A church at the top of the hill, surrounded by beautiful gardens, commemorates the Beatitudes. But some think that Jesus actually gave His most famous sermon further down the hill, on a shelf of land that is high enough to fit Matthew's account of Jesus going "up on the mountain"(Matt 5:1), but also matches Luke's description whereby Jesus "came down and stood on a level place"(Luke 6:17). In any event, this location is among my favourites for its simple beauty and for the fact that a church hasn't been slapped on top of it, which makes it easier to imagine the original occasion. The space is big enough for a large crowd of people; but small enough that Jesus could be heard clearly, without a "Blessed are the cheese-makers" incident.
Mount Tabor - the Transfiguration
Standing somewhat apart from the other mountains of Galilee, Mount Tabor rises about 400m above the surrounding plain. Traditionally identified as the place of the Transfiguration, it certainly fits the description of "a high mountain [where they could be] apart by themselves"(Mark 9:2). I don't know what the vegetation was like in Gospel times; but now the mountain is mostly covered with trees, although they get a bit scrub-like towards the peak.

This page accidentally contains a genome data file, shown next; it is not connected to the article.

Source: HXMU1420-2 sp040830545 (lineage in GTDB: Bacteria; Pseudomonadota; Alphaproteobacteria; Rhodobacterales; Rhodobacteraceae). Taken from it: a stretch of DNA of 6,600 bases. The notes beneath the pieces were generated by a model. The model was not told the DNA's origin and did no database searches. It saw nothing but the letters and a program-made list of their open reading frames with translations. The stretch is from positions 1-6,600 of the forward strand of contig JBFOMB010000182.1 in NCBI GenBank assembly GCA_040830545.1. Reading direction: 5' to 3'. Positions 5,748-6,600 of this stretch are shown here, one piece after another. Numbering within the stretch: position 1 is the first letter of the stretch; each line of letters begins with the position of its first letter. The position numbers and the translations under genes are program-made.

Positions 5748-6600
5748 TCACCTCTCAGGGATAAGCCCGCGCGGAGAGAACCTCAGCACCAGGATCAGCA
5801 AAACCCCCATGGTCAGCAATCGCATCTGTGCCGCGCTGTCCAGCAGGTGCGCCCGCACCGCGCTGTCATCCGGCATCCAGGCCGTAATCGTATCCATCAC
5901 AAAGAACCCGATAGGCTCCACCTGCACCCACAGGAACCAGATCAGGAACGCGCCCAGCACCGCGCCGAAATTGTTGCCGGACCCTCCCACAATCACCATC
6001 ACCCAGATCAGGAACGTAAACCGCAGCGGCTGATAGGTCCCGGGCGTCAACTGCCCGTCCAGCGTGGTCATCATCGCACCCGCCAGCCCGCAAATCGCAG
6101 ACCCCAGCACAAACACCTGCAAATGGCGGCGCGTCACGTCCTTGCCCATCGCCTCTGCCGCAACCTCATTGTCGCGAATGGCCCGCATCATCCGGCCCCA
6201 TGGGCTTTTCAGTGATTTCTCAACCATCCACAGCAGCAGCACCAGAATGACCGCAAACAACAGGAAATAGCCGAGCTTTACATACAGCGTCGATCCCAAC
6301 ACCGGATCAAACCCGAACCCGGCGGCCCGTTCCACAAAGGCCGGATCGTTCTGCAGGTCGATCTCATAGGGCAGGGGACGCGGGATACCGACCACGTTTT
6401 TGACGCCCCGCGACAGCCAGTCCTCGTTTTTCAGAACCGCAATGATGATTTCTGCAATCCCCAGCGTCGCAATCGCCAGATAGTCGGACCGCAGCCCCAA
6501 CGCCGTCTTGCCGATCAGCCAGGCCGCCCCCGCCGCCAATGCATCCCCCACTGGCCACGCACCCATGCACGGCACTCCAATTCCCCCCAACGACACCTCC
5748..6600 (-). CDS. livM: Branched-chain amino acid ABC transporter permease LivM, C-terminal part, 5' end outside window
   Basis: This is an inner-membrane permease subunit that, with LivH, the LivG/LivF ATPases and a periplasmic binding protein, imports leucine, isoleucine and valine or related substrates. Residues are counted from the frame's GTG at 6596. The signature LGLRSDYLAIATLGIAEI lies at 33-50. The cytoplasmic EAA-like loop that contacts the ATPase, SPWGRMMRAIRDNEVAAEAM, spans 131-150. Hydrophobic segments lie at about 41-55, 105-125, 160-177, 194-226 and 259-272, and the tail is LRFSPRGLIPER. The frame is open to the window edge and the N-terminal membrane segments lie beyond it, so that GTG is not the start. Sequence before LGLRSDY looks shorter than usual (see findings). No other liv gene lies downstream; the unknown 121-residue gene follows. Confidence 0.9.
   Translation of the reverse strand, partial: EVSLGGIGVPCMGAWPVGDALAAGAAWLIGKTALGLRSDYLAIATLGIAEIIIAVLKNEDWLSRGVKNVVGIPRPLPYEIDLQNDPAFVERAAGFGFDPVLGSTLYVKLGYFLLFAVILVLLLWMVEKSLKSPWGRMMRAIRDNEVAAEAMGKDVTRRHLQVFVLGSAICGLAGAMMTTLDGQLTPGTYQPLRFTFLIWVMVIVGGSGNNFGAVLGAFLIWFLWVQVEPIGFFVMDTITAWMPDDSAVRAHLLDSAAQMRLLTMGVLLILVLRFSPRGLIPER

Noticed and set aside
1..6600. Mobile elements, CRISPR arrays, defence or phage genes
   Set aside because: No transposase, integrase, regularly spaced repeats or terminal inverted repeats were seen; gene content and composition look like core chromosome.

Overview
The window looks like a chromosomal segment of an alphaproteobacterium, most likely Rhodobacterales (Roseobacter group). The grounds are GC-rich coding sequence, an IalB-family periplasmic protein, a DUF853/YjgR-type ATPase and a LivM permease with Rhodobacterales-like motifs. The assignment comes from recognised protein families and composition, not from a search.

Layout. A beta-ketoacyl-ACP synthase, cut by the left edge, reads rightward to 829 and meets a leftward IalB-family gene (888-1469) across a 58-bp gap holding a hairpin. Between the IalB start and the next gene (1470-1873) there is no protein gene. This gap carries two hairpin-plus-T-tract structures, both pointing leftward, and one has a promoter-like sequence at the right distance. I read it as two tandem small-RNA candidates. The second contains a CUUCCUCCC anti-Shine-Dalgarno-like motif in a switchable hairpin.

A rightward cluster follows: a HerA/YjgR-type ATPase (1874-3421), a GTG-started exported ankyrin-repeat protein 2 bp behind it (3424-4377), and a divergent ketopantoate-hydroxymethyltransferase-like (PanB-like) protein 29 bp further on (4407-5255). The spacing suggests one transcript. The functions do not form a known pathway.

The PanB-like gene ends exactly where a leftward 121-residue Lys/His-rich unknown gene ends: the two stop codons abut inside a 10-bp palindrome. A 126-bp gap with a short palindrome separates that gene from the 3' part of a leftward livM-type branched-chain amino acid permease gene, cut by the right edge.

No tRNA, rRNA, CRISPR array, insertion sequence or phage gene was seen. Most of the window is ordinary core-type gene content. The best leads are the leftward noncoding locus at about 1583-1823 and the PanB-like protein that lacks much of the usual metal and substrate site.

Buses and coaches are not normally allowed up the winding road to the top, so large groups of pilgrims have to be dropped off at a small bus station on the lower slopes, from where they can pile into the minibuses that shuttle up and down the mountain all day. Reasonably fit pilgrims with time on their hands can choose to emulate Jesus and the disciples and walk up instead - either along the road or by the footpath that goes straight up through the woods (as for most other paths in Israel, the way-markers are painted on the rocks).
Like many other churches in the Holy Land, the Basilica of the Transfiguration is of fairly recent construction (within the past century or so) but on the remains of older churches. It has a nice mosaic of the Transfiguration, and chapels dedicated to Moses and Elijah. Attached to the church are a couple of viewing platforms, from which one can see across a lot of Galilee and beyond. The wide plain immediately below the Mount is the Valley of Jezreel.